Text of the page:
ST. PAUL (AP) -- The state Health Department is asking every county and Indian reservation in Minnesota to develop local rules to clean illegal drug labs, such as homes in which methamphetamine was produced.
"There are so many residences out there that have been cooked in but not cleaned," said Deborah Durkin, an environmental scientist with the Minnesota Health Department.
Minnesota authorities found 236 labs in Minnesota last year and 76 so far this year, according to the U.S. Drug Enforcement Agency.
Police and others make arrests and dismantle the labs, but they are not responsible for the intensive cleaning of hazardous wastes left on walls, ductwork and carpet. Few agencies also have the legal ability to require lab cleanups on private property.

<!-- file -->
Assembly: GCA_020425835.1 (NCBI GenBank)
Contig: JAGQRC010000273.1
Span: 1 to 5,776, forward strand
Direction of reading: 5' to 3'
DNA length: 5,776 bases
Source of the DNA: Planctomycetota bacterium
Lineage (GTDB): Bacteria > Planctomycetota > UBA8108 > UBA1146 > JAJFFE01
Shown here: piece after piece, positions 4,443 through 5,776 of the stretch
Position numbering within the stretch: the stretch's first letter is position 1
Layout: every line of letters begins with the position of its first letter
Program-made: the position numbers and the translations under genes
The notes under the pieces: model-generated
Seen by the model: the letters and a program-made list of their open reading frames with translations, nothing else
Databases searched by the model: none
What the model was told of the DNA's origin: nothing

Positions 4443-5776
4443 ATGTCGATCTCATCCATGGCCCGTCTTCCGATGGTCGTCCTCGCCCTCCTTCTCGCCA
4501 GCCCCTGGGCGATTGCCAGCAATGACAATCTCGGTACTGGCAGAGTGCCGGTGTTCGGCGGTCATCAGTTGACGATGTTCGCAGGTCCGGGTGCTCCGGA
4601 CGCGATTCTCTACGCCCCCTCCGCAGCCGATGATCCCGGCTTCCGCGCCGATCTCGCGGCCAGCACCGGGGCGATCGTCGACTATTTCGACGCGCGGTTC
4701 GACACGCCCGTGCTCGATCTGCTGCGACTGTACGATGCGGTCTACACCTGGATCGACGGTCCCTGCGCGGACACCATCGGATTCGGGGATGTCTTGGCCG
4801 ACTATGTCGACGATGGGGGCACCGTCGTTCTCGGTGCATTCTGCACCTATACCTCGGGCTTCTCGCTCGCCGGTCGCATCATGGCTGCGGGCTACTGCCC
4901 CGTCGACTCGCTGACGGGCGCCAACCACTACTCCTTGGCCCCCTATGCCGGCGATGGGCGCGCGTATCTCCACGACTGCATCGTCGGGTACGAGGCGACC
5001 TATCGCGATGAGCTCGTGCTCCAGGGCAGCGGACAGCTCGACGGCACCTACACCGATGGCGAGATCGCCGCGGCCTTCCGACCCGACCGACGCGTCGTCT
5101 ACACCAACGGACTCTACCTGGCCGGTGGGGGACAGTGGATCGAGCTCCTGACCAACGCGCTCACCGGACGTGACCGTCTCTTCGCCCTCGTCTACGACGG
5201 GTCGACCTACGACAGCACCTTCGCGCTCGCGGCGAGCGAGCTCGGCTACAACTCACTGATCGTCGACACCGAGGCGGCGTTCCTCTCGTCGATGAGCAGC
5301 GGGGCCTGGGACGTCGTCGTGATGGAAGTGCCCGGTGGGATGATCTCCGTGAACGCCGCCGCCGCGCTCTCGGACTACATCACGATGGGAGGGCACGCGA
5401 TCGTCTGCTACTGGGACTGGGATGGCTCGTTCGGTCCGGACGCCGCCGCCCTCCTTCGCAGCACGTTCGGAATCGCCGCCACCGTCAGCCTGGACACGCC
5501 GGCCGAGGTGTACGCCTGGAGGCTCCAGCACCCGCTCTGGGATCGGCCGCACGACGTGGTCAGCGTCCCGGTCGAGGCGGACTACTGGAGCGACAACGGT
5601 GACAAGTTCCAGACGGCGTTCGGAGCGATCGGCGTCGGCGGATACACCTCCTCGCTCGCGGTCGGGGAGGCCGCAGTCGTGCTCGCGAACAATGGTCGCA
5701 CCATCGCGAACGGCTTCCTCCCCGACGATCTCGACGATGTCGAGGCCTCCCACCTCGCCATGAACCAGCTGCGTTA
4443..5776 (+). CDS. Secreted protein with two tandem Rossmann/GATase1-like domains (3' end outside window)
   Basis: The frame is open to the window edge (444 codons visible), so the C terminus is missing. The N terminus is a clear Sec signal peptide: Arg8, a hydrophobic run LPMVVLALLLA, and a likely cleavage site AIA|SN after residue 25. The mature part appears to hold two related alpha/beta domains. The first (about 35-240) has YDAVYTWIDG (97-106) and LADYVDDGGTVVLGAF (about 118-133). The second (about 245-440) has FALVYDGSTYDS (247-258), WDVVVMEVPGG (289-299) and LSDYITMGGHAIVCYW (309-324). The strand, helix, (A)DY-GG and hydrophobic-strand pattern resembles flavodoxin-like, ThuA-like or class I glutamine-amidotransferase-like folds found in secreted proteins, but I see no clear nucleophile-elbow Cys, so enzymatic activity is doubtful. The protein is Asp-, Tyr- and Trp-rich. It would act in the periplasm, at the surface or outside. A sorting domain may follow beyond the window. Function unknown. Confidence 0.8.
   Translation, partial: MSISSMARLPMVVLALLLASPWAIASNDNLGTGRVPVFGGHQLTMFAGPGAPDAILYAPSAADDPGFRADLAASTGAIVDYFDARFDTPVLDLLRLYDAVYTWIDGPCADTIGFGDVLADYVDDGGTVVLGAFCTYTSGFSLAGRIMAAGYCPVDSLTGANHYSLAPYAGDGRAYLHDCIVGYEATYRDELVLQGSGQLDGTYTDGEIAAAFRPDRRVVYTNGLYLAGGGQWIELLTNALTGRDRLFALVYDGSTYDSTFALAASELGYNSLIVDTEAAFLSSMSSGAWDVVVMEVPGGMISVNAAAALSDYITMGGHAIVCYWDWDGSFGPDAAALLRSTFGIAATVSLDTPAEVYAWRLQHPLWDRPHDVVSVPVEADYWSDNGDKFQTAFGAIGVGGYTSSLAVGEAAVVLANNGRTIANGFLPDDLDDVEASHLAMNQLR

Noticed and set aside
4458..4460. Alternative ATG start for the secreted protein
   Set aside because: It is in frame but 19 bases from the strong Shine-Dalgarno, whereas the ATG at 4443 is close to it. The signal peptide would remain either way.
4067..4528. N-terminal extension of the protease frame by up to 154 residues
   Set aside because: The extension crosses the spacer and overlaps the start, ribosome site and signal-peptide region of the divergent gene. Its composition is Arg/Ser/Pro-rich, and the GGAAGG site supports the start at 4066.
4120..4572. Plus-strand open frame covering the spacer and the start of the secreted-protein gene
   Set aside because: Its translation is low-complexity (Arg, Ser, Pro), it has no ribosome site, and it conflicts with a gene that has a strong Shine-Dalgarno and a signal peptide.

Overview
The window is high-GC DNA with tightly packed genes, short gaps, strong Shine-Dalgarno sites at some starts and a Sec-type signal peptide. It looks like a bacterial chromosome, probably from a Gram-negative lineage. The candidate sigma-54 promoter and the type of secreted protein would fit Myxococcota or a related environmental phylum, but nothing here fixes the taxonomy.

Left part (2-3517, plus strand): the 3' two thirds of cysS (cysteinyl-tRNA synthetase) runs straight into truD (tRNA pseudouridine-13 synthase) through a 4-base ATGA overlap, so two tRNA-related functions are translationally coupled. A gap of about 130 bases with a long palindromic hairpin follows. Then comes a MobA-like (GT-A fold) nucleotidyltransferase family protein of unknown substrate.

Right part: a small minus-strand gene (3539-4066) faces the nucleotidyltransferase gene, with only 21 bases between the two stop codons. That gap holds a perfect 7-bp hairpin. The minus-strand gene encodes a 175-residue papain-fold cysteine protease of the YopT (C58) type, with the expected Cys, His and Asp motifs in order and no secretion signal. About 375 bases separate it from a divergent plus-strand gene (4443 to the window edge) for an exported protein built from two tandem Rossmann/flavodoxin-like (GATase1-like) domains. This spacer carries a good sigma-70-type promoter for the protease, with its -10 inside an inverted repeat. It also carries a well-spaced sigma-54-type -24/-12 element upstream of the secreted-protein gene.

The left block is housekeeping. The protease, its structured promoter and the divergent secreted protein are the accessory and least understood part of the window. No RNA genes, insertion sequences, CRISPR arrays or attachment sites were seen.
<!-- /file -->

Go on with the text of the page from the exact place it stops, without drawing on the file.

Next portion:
In the next several weeks, Durkin will ask for counties to develop their own rules. Counties can act faster and respond to local concerns effectively, she said.
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